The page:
All right, gearing up for my first theatre review since high school. This could be… rocky.
I’ve got a love-like-meh relationship with the Soulpepper Theatre Company. On the one hand, they’re one of Toronto’s best-known small companies and they have a great reputation. On the other hand, a bunch of what I see there just doesn’t work for me. I want to like it, in the way that I want the Maple Leafs and Blue Jays to do well. I’m a fan in spirit, but sometimes I just can’t get behind what they’re actually offering.
Tom Stoppard’s Rosencrantz & Guildenstern Are Dead is a great little play that’s right up my alley – absurd and existential. It basically takes a hard look at two minor characters from Hamlet (the prince’s “friends” who spy on him and take him to be executed, only to be double-crossed and killed themselves) and makes them the stars of the show. Only, what do you do when your existence is defined by the script? As the play opens, R (Ted Dykstra) and G (Jordan Pettle) are playing at coins, amazed that they’ve successfully flipped heads about 80 times running. Will it ever land on tails? Slowly they realize that they have no idea where they are, who they are, or where they can go. They’re not even certain which one of them is Rosencrantz, and for all the care that Hamlet gives them, it doesn’t matter. They’re tools to be pulled on stage at the behest of others, dispatched when no longer needed.
Dykstra and Pettle make a good comic pairing as they try to navigate their helpless, hopeless world. Dykstra brings a wonderful sense of uncomprehending to Rosencrantz, a character who can’t quite wrap his head around the concept of his existence but knows enough to be scared of it. “I want to go home now,” is an early refrain. Pettle as Guildenstern, for my money, brings less to his role as the intelligent one of the pair. He does well at getting his mouth around G’s scientific-method-bound dialogue, first using the Law of Probability and then the Law of Averages to deduce their situation, but for me he was less of a character and more of a script with legs.
And that’s basically it. Dykstra and Pettle spend their time parsing the information given to them (“He’s melancholy! Transformed!”) and bring a great sense of just being along for the ride to their scenes with main characters. Their dialogue with Hamlet is straight out of the Bard’s original, but they’re nervous and terrified of saying the wrong thing. Hamlet and Claudius blather on through their lines at lightning speed while R & G are barely able to keep up, saying words they feel are right but cannot understand. They only realize why they’re escorting Hamlet to England and death when they’re already on the boat, and after debating the ethics, decide that the only thing they can do is to carry on. Maybe then they’ll be free.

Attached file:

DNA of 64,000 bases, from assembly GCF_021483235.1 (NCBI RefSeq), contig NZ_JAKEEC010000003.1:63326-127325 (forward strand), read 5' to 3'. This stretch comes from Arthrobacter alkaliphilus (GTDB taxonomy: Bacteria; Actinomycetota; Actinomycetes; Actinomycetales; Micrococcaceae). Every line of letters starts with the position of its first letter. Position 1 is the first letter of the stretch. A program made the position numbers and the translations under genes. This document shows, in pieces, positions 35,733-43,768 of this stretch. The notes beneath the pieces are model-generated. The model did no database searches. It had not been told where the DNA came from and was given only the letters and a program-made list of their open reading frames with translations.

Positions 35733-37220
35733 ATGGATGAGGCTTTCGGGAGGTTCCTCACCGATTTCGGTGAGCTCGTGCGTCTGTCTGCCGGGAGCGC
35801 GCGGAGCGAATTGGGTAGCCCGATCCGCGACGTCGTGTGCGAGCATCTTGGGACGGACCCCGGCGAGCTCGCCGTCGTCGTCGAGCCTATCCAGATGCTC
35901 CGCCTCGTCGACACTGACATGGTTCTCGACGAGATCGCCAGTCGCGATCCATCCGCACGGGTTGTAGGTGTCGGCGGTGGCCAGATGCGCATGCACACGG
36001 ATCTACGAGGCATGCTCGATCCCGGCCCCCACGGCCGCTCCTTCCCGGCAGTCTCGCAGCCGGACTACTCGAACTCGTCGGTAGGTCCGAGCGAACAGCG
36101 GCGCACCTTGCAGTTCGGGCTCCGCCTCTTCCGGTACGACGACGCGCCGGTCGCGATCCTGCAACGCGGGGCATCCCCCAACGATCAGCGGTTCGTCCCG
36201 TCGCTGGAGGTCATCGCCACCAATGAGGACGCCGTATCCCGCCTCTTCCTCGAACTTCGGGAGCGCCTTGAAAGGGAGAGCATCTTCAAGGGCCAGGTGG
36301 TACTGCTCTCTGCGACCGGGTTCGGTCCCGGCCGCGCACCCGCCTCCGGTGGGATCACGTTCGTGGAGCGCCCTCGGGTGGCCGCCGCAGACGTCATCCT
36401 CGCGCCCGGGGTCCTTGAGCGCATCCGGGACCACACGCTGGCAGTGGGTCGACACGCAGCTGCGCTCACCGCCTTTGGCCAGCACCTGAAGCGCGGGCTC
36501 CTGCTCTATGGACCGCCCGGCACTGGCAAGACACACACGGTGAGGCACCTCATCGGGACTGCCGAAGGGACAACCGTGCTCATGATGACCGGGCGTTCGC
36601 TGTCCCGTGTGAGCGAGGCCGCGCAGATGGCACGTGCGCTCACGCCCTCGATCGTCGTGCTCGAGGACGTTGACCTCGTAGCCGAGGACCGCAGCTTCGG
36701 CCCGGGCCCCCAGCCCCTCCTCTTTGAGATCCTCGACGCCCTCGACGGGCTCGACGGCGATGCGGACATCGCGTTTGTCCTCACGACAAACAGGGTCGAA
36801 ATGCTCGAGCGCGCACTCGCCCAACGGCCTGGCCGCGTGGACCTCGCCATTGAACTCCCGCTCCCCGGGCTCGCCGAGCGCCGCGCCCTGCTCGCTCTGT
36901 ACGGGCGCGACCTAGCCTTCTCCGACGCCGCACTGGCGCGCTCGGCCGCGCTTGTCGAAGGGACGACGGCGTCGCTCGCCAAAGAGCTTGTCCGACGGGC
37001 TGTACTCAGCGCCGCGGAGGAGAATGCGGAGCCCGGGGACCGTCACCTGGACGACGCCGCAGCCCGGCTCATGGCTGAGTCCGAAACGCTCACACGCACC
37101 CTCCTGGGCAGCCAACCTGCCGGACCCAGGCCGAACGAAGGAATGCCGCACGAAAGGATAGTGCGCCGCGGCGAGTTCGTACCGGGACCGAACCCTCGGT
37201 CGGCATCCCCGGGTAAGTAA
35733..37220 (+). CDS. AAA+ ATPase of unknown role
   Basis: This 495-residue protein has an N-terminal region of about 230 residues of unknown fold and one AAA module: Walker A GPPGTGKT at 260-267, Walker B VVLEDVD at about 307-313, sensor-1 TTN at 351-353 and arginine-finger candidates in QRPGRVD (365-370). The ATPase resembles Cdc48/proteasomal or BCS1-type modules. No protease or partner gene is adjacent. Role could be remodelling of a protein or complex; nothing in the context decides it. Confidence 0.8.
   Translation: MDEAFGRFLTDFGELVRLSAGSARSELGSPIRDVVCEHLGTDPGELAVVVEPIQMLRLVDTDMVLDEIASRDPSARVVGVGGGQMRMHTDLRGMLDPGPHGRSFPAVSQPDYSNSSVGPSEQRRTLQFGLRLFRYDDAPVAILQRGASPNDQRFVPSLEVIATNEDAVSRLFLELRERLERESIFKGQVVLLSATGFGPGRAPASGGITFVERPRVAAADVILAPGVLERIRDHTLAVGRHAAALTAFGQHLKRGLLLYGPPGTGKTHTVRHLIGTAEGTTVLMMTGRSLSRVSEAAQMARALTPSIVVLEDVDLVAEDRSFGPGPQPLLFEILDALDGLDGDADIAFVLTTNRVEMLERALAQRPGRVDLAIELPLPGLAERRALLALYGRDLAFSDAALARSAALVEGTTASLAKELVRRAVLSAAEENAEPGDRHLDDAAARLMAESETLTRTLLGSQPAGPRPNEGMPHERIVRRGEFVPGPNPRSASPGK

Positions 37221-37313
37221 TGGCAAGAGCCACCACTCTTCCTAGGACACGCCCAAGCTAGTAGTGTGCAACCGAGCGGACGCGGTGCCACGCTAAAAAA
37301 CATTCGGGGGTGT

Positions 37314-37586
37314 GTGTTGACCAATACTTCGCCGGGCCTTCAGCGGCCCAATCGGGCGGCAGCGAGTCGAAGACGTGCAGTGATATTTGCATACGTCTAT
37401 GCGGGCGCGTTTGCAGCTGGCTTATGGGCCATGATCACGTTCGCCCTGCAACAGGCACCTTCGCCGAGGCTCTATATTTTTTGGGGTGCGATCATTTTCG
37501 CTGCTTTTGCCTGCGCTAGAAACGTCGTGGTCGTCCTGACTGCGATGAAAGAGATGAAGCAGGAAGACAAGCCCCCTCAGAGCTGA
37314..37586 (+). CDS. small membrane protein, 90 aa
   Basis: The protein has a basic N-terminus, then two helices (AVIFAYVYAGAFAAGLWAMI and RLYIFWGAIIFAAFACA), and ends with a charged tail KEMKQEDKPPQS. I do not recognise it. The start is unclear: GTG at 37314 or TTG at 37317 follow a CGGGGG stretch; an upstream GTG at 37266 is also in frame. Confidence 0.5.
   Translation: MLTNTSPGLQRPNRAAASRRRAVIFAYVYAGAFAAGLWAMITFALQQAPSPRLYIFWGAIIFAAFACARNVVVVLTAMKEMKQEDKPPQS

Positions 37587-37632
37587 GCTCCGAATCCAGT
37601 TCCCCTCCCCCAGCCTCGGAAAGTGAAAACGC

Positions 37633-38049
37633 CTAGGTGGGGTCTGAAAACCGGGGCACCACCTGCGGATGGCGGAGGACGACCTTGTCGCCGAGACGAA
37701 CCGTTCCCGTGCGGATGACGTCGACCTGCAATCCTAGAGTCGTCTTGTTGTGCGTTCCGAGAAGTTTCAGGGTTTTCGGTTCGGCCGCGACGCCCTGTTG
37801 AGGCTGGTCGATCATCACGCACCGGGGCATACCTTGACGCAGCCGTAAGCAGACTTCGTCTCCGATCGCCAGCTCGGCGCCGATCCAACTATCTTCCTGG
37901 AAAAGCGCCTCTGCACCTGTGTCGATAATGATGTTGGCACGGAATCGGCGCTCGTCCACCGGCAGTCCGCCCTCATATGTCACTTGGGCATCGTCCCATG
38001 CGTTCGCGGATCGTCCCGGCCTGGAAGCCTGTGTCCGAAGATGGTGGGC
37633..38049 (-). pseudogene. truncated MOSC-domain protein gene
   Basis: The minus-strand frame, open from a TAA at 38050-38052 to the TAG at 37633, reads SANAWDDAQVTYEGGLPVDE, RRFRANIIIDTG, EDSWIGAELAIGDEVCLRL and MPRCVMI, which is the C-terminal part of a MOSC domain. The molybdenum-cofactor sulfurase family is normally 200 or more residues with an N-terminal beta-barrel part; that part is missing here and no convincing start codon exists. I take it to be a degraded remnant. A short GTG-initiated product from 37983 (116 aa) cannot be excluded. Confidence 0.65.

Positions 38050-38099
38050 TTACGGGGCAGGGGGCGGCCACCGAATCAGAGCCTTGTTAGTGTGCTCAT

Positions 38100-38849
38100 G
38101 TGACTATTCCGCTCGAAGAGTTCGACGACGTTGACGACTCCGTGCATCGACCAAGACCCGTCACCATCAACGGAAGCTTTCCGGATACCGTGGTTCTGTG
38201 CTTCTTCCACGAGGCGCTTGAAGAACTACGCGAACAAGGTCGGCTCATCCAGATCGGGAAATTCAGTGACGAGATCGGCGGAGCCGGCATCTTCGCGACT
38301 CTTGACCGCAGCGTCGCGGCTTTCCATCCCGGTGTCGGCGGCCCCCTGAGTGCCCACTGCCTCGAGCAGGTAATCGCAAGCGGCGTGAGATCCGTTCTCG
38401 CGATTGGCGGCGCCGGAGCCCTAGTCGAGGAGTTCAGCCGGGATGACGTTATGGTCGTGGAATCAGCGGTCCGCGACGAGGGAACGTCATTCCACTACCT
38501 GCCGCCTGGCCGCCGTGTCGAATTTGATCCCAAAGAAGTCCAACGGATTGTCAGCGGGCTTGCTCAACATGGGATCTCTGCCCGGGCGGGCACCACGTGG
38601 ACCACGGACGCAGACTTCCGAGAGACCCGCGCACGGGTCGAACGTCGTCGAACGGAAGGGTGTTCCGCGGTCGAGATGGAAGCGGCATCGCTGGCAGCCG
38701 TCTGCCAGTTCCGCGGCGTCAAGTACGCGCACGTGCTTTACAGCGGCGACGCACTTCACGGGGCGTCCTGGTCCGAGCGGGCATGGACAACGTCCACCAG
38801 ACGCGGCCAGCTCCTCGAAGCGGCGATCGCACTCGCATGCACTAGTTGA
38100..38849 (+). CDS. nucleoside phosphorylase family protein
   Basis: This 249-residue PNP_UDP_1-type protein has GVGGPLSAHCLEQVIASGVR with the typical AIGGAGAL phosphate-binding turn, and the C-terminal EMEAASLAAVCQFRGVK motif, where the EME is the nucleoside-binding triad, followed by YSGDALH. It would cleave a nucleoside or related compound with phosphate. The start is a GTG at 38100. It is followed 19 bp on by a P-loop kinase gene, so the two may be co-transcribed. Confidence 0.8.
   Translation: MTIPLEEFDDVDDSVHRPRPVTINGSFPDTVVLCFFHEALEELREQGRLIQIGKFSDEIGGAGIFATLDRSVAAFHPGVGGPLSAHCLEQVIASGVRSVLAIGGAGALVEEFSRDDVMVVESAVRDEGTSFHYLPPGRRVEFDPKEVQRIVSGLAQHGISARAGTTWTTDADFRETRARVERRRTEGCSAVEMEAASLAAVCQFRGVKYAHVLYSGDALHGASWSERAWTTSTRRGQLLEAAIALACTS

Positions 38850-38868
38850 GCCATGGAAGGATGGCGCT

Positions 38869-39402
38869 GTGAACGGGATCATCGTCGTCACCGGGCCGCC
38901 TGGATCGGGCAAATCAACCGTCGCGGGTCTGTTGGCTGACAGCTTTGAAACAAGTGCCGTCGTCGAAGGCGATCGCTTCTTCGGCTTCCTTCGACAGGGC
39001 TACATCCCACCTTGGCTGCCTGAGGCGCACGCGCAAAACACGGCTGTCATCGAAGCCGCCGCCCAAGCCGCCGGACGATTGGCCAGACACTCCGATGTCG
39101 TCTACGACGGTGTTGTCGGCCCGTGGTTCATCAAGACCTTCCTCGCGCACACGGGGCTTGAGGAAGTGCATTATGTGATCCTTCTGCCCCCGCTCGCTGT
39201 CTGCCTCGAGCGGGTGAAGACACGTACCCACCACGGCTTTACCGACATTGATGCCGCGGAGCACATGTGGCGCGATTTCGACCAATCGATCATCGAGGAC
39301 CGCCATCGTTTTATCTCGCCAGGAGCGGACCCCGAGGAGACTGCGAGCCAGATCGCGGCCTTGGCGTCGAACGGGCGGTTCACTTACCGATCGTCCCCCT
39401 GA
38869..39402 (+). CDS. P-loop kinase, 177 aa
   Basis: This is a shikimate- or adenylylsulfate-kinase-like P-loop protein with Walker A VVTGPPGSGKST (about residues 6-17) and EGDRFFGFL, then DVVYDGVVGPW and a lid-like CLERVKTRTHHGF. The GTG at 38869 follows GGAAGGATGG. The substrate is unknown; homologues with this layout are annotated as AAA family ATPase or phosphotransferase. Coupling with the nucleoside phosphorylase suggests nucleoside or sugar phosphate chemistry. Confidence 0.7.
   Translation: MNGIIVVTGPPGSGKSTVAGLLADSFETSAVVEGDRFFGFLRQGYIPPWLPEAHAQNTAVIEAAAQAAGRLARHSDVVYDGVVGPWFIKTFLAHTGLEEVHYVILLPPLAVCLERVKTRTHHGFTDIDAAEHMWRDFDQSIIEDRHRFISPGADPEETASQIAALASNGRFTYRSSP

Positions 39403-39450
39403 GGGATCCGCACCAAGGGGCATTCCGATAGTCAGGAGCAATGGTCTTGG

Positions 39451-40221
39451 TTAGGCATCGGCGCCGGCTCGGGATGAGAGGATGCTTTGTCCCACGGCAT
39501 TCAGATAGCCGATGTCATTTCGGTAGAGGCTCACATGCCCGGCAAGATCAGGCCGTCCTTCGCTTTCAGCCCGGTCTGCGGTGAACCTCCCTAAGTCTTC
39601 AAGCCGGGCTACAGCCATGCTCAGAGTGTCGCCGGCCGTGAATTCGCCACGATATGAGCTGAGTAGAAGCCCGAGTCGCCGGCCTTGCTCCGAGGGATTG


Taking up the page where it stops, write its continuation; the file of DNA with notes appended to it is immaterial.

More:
Director Joseph Ziegler made a great decision in using a theatre in the round stage configuration. Surrounding the stage with audience amplifies the idea that R&G are trapped by their reality, surrounded on all sides. Other actors come and go, but always in front of us are Dykstra and Pettle, flipping coins, examining their existence, making jokes and trying to get home.
As I said, it’s a great script. I love meta-stories that comment on the nature of stories, and focusing on a couple of bit characters and their time in the margins when not in use is a great way to do it. So why aren’t I raving about this show? Honestly, I found it a bit slow and boring. And here’s where my lack of experience at reviewing theatre comes in: I can’t explain why! I want to say it was Pettle who dragged it down. Guildenstern’s dialogue is so heavy on intellectual-speak that it’s hard to be emotional while speaking it. Whereas Dykstra brought a level of terrified earnestness to Rosencrantz, Pettle as Guildenstern struck me with less emotion than I would have liked and more pure exposition.
I could complain about the acting troupe that Hamlet employs – I found them to be weird for the sake of weird more than poignant. Also, was I thinking too hard about everyone’s costumes, which are straight out of the Elizabethan Closet of Traditional Garments? I mean, this is a very modern-minded play, so shouldn’t the costumes be, I don’t know, not so grounded in period fashions? These are the things I thought about when I should have been engrossed in the drama.
Ultimately, all I can say is that the material was stronger than the production, an issue I have more often than I’d like with Soulpepper. They’ve done amazing stuff, but this production of Rosencrantz & Guildenstern Are Dead wasn’t it.
Clever, mostly entertaining, and a little slow. I wouldn’t warn you off of it, but I can’t recommend it, either.
I’ll be seeing another nine (nine!) Soulpepper shows this year, plus a few in New York, Stratford and Niagara-on-the-Lake, so presumably I’ll get more coherent at writing these things. Plus, I’ll have more time to see Soulpepper be awesome, especially in a repeat of last season’s breakout Parfumerie. Til then,